Medium- and long-term health effects of earthquakes in high-income countries: a systematic review and meta-analysis.
Ripoll Gallardo, Alba
Della Corte, Francesco
Int J Epidemiol
Oxford University Press (OUP)
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Ripoll Gallardo, A., Pacelli, B., Alesina, M., Serrone, D., Iacutone, G., Faggiano, F., Della Corte, F., & et al. (2018). Medium- and long-term health effects of earthquakes in high-income countries: a systematic review and meta-analysis.. Int J Epidemiol, 47 (4), 1317-1332. https://doi.org/10.1093/ije/dyy130
Background: Accurate monitoring of population health is essential to ensure proper recovery after earthquakes. We aimed to summarize the findings and features of post-earthquake epidemiological studies conducted in high-income countries and to prompt the development of future surveillance plans. Methods: Medline, Scopus and six sources of grey literature were systematically searched. Inclusion criteria were: observational study conducted in high-income countries with at least one comparison group of unexposed participants, and measurement of health outcomes at least 1 month after the earthquake. Results: A total of 52 articles were included, assessing the effects of 13 earthquakes that occurred in eight countries. Most studies: had a time-series (33%) or cross-sectional (29%) design; included temporal comparison groups (63%); used routine data (58%); and focused on patient subgroups rather than the whole population (65%). Individuals exposed to earthquakes had: 2% higher all-cause mortality rates [95% confidence interval (CI), 1% to 3%]; 36% (95% CI, 19% to 57%) and 37% (95% CI, 29% to 46%) greater mortality rates from myocardial infarction and stroke, respectively; and 0.16 higher mean percent points of glycated haemoglobin (95% CI, 0.07% to 0.25% points). There was no evidence of earthquake effects for blood pressure, body mass index or lipid biomarkers. Conclusions: A more regular and coordinated use of large and routinely collected datasets would benefit post-earthquake epidemiological surveillance. Whenever possible, a cohort design with geographical and temporal comparison groups should be used, and both communicable and non-communicable diseases should be assessed. Post-earthquake epidemiological surveillance should also capture the impact of seismic events on the access to and use of health care services.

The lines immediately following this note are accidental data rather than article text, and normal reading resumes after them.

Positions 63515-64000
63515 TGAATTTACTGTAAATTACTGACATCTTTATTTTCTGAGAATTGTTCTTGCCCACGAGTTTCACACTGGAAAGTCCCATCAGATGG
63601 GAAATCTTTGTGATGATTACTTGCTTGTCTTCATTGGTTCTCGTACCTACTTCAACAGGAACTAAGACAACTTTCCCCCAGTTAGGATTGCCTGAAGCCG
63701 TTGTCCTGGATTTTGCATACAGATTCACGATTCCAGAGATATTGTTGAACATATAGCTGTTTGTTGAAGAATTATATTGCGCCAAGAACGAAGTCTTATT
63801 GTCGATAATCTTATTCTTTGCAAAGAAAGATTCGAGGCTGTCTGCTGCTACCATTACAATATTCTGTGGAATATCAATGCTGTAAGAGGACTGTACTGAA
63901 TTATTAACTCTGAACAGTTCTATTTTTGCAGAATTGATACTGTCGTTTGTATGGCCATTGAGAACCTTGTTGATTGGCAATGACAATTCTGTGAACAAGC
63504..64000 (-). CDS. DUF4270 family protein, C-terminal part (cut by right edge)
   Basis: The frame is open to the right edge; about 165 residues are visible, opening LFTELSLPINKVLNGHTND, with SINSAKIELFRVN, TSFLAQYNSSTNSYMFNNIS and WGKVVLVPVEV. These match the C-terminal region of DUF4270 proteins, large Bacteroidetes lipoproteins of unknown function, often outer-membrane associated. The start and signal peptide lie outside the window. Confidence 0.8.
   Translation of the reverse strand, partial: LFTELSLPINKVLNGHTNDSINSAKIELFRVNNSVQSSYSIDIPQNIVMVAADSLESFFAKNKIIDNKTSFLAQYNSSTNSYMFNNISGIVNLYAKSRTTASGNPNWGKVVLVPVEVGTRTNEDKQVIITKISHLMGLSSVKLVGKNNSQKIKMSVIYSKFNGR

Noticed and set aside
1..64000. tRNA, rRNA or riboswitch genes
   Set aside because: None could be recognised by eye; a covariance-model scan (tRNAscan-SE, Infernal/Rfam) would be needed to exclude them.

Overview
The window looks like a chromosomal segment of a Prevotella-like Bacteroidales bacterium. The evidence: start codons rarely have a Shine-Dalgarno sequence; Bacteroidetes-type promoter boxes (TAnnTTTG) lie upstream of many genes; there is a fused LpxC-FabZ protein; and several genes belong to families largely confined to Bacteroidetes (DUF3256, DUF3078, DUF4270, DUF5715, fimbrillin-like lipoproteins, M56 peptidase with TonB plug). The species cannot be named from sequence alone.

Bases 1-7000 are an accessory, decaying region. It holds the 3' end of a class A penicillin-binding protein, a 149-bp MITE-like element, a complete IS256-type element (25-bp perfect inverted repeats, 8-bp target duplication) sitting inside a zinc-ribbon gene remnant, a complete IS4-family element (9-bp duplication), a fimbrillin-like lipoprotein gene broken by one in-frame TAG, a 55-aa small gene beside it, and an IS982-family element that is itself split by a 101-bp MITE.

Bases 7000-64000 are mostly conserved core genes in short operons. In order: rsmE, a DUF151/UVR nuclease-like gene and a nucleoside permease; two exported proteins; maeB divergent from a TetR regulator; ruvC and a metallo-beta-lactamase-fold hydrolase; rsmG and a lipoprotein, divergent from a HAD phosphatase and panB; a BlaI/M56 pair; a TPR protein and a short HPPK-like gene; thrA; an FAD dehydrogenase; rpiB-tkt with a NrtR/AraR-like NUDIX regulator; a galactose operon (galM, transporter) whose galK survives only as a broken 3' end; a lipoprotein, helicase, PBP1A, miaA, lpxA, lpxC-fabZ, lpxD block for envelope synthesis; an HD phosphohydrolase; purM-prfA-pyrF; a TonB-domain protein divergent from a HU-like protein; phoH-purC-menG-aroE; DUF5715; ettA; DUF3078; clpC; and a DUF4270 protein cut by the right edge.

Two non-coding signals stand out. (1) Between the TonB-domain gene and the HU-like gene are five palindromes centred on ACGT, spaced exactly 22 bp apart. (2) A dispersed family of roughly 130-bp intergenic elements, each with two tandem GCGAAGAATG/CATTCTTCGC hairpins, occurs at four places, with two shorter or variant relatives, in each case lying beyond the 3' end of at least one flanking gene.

Humans, Mortality, Natural Disasters, Developed Countries, Earthquakes, Epidemiological Monitoring, Glycated Hemoglobin A
External DOI: https://doi.org/10.1093/ije/dyy130
This record's URL: https://www.repository.cam.ac.uk/handle/1810/280181